Monday, March 14, 2011

Gold Surmounts $1,425 On Reactor Fears, Greenback Droop

The Japanese government keeps saying there's no reason for worry about that compromised nuclear reactor, but the gold market isn't buying it. Instead, gold was bought in a hurry once trading resumed. Fears over widespread nuclear contamination were strong enough for the metal to leap out of the gate last night, peaking at $1,435.10 before falling back. Indian inflation is getting worse: February's figure is 8.3%, significantly higher than expectations for 7.8%. On the other hand, mainland Chinese money supply growth is slowing - evincing serious inflation-fighting in that nation. February's M2 figure showed 15.7% growth, well below expectations for 17.0%. New bank loans slowed, below expectations too.

The gold market didn't like that tightening all that much: it fell from its nuclear spike down to $1,420 by 10:30 PM ET, not long after the Hong Kong market opened for trading. Stalling at that point, it inched up as night turned into early morning. After bumping up against $1,425, it eased up above that level before falling back. Another stride above $1,425, around 7:00, was more successful. As of 8:11, the spot price was $1,427.60 for a gain of $8.00 on the day. The Kitco Gold Index split the gain into +$4.60 for predominant buying and +$3.40 for weakening of the greenback.

The U.S. Dollar Index initially fell out of bed; again, trouble in Japan led to a rise in the Japanese yen. (Like the greenback, the yen serves as a safe haven in cases of domestic trouble.) The surprise over with, the Index rebounded and spent late night and early morning in a range bordered by 76.60 and 76.70. Becoming more volatile around 3 AM, it ended up falling below 76.5 before recovering. In that timeframe, gold bumped up and then rose above $1,425. As of 8:17, the Index had inched up to 76.54.

A Bloomberg report said gold gained on nuclear-related Japan fears and continued violence in Libya. (I should add that the violence is largely going Gadaffi's way now. The Arab League approved a no-fly zone, and is asking the U.N. to implement it.)
“Gold has profited on safe-haven buying on the back of the unfortunate story” in Japan, said Afshin Nabavi, a senior vice president at bullion refiner MKS Finance SA in Geneva. “The Middle East and North Africa situation is not over. Still there are a lot of problems.”...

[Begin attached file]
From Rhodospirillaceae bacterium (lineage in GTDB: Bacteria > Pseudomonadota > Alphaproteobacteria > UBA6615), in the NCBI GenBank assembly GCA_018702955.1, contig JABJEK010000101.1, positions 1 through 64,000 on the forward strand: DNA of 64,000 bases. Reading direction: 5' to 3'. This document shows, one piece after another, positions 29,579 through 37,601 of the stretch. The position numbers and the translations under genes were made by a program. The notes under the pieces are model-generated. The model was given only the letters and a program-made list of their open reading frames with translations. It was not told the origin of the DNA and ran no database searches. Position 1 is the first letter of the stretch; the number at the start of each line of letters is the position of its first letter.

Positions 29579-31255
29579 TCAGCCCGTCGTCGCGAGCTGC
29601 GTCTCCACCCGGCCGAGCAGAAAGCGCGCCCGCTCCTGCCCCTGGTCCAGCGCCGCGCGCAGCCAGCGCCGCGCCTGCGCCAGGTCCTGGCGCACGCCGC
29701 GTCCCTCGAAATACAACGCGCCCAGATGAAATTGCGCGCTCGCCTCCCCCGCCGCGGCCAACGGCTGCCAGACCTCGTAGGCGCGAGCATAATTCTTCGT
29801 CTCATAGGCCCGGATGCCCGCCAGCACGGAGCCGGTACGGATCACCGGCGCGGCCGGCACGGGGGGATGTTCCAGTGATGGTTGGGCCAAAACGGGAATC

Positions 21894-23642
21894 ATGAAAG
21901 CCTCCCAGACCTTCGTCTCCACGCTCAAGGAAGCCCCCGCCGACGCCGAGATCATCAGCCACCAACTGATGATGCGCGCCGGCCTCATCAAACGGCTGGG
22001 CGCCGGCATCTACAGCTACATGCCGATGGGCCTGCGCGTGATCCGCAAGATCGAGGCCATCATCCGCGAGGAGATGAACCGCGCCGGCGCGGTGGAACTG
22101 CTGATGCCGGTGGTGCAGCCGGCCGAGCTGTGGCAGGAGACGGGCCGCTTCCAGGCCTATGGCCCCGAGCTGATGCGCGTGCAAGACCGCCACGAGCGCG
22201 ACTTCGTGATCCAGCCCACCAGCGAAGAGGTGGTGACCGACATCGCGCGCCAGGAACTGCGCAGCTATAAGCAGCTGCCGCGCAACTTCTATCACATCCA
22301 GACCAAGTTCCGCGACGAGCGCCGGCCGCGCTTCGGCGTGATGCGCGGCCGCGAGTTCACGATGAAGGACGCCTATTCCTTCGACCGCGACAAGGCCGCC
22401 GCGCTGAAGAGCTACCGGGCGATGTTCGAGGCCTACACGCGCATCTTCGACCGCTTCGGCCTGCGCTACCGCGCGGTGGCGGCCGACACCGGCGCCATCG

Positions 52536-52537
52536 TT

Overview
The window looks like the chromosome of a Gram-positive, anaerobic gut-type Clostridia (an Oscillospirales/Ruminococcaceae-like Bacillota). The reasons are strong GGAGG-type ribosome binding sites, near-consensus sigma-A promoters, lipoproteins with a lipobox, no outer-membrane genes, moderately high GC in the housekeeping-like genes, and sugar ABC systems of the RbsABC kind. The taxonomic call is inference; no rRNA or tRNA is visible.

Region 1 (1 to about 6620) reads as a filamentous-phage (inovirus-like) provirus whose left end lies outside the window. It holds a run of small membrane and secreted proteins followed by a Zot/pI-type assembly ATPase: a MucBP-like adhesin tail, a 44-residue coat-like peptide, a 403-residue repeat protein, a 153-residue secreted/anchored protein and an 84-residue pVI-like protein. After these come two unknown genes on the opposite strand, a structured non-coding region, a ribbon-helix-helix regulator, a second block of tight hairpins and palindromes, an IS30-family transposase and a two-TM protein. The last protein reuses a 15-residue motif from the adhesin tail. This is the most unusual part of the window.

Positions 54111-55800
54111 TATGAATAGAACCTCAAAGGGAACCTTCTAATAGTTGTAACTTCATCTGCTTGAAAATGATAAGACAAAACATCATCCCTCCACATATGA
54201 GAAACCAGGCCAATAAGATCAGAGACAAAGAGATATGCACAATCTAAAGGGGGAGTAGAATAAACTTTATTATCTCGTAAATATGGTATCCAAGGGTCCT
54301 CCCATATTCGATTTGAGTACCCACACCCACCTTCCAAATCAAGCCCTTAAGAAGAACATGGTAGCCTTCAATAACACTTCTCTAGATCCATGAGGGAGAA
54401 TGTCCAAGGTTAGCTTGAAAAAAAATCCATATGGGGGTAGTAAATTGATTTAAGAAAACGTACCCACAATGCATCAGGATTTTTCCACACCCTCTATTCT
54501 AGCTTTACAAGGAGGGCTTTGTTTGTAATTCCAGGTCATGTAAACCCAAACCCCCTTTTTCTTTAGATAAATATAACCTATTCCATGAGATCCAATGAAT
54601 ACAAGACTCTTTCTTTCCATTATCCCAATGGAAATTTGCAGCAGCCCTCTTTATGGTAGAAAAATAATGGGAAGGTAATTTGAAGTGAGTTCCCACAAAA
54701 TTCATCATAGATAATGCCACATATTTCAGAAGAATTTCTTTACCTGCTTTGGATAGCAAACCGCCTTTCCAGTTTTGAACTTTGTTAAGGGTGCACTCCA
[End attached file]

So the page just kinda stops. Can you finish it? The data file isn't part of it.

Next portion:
“With the recent and ongoing political events in the Middle East and Africa, combined with the devastation in Japan, I believe gold will remain at the forefront of most sensible investors’ minds,” said Gavin Wendt, an analyst at MineLife Pty Ltd. “Gold will hit further record highs this week.”
The article also mentions that the Bank of Japan poured 15 trillion yen into the economy to cushion the blow of the earthquake; that's a record in terms of monetary stimulus there. It also pledged to double its own quantitative-easing program.

An earlier Reuters report said not only gold was up as a result of the Japan nuclear scare, but also bar premiums climbed.
In the physical market, premiums for gold bars jumped to their highest since February after the quake sharpened fears of inflation.

"The Japanese market is a bit tight on gasoline, so there are inflation risks. That's why Tokyo premiums are a bit higher," said a dealer at a bullion trading house in Tokyo.

Gold bars were quoted at a premium of $1 an ounce to the spot London prices in Tokyo, up from zero last week and a discount of 50 cents two weeks ago.
On a more quotidian note, the article also says holdings of the SPDR Gold Shares Trust declined a little last Friday by 1.82 tonnes to 1,215.475 tonnes.

A Wall Street Journal article said gold prices firmed up on the Japanese and Libyan troubles. At the Eurozone financial leaders' conference last Friday, it was agreed to reduce the bailout rate to the Grecian government; to expand the bailout fund; and, to make provisions for a 500-billion-euro permananet bailout fund by 2013.
UBS analyst Edel Tully described the moves as "a positive surprise" that should support the euro. The Japanese natural disaster, meanwhile, has increased global uncertainty and should fuel additional risk aversion and defensive trading.

"This is a breeding ground for higher gold prices in the near term. As we have said before, no other assets plays on emotions like gold and emotions right now are running high," she said in a note to clients.
(Bailouts forever....)

With no news from the U.S. economy to influence gold, the metal fell back a little shortly after regular trading started. $1,425 held, at least for the moment. As of 8:44 AM, the spot price was $1,425.90 for a gain of $6.30 on the day. The Kitco Gold Index divided the gain into +$3.20 for predominant buying and +$3.10 for greenback weakening. The U.S. Dollar Index, after inching up, stalled; as of 8:47, it was resting at 76.55.

The panic buying over the Japanese nuclear fester didn't last very long, but gold still managed to get back above $1,425 in a much calmer rise. Last Thursday's plummet is beginning to be shaken off, and look like a fall out of bed. There may be another morning drop this pit session, but gold is holding up fairly well. There's a good chance it'll end the day above $1,425.

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